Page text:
The Gulf Coast clay soils in the southeastern United States are highly fertile and support the natural grassland vegetation of the coastal prairies. They are alkaline and low in organic matter, but treatment with sand, compost and gypsum soil amendments can improve the soil structure. Gypsum disperses sodium through the soil and allows clay to aggregate in small clumps, rather than being concentrated into a single layer impermeable to air and water.
Gulf Coast clay soils are fine examples of Grumusol, a tropical to subtropical Vertisol soil type that develops over clay deposits or calcium-rich rocks where alternate wet and dry seasons shrink and expand the clay during the year. In the dry season, the soil surface becomes deeply cracked and allows water to penetrate into the soil horizon. In the wet season, the saturated clay swells, the cracks are closed and the soil is impermeable.
Houston Black, the state soil of Texas, is soil science's model Grumusol. The Latin term "grumus" means a little heap, such as a crumb, and "sol" simply means soil. Clay soils have a crumb-like upper surface, and they are a dark color, even though their surface organic content is less than 3 percent and decreases with depth. Their sola, or upper layers, are more than 25 cm deep and may be as much 75 cm deep. Houston Black soil is 40 to 60 percent clay and predominately montmorillonite, a high sodium clay.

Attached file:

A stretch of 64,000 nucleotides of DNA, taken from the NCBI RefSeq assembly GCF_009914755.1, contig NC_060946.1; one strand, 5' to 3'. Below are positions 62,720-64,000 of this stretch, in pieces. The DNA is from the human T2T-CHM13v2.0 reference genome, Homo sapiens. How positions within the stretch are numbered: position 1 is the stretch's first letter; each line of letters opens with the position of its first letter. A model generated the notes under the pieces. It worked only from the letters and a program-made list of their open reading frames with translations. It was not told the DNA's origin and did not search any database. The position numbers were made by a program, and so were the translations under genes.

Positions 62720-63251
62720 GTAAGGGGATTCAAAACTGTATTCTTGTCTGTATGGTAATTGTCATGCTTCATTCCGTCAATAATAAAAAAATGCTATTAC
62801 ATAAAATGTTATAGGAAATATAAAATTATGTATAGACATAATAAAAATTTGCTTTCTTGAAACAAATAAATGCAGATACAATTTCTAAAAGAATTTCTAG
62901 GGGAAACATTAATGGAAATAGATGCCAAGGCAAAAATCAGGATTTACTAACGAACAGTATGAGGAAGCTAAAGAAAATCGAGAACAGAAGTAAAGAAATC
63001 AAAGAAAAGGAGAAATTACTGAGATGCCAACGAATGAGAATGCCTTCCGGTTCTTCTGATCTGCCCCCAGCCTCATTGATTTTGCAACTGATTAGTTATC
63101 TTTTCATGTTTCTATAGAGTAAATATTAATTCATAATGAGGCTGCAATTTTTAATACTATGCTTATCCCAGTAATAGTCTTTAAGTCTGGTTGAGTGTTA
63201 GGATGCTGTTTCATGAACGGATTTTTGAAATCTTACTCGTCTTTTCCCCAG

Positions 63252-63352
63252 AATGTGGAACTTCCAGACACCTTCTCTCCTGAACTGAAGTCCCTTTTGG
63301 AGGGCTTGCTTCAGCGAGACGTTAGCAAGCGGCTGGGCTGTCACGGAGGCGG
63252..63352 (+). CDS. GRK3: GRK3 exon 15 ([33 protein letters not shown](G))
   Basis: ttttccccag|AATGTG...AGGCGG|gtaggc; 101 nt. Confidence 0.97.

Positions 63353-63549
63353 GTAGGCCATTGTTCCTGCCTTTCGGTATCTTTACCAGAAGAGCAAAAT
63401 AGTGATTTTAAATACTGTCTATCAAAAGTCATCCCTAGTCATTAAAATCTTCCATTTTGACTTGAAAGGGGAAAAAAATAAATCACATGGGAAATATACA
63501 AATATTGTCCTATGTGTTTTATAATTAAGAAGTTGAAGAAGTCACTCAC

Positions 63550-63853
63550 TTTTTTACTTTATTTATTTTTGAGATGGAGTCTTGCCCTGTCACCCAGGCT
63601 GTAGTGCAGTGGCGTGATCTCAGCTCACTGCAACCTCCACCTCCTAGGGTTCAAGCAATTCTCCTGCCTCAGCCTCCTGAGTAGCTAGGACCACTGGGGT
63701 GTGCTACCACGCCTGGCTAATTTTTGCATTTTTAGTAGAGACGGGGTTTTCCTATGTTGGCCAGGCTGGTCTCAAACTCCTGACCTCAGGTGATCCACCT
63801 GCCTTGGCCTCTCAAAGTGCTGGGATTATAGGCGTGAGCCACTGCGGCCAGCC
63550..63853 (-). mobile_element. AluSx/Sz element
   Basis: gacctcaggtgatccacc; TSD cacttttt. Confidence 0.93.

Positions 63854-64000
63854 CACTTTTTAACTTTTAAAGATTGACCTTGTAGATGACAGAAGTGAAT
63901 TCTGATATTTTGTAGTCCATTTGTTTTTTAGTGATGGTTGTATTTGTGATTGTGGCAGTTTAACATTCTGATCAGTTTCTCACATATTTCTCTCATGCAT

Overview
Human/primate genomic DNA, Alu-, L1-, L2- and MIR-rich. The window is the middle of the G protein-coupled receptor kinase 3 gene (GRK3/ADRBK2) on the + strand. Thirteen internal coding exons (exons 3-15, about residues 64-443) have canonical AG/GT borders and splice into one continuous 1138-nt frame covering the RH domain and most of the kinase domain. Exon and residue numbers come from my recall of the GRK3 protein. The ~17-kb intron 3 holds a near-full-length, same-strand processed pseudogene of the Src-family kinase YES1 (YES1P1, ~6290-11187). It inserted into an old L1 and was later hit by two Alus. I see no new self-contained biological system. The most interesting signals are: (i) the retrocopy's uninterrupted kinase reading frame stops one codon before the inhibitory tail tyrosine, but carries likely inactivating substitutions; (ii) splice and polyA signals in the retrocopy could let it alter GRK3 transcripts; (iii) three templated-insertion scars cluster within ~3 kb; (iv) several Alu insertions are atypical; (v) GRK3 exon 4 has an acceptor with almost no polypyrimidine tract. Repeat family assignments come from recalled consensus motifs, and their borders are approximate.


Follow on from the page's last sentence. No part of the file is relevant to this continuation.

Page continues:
Gypsum in Soil
Gypsum is a naturally occurring hydrated calcium sulfate mineral that is abbreviated as CaSO4. Residential drywall is made of gypsum. Powdered gypsum ionizes in soil solution as positively charged calcium ions and negatively charged sulfur ions. The calcium ions are larger than sodium ions and have a stronger magnetic charge that can displace the sodium ions in the soil. The positive charged calcium ions flocculate, or clump, the tiny negatively charged clay particles into larger aggregates that are the same size as silt. The sodium binds to the sulfur and is washed away.
Clay particles are the tiniest soil particles and are more subject to wind and water erosion than larger particles. During heavy rainfall in summer months, dispersed clay in a sodium-dominated soil solution can form an impermeable crust on the soil surface that prevents seedling plants from emerging and decreases the total amount of water that infiltrates into the soil solution. The increased water runoff and smaller, transportable soil particle size combine to increase the total amount of erosion.
County agriculture extension services will test soil samples for small fees and advise on correct application of soil amendments. Gypsum is applied as 40 to 175 lbs. per 1,000 square feet, and may be applied more than once as needed. However, gypsum amendment is an industrial technique suitable for large-scale soil reclamation. For home gardening, clay soil can also be amended with an application of 2 inches of sand and 3 inches of composted organic matter turned under to a depth of 8 inches in late winter.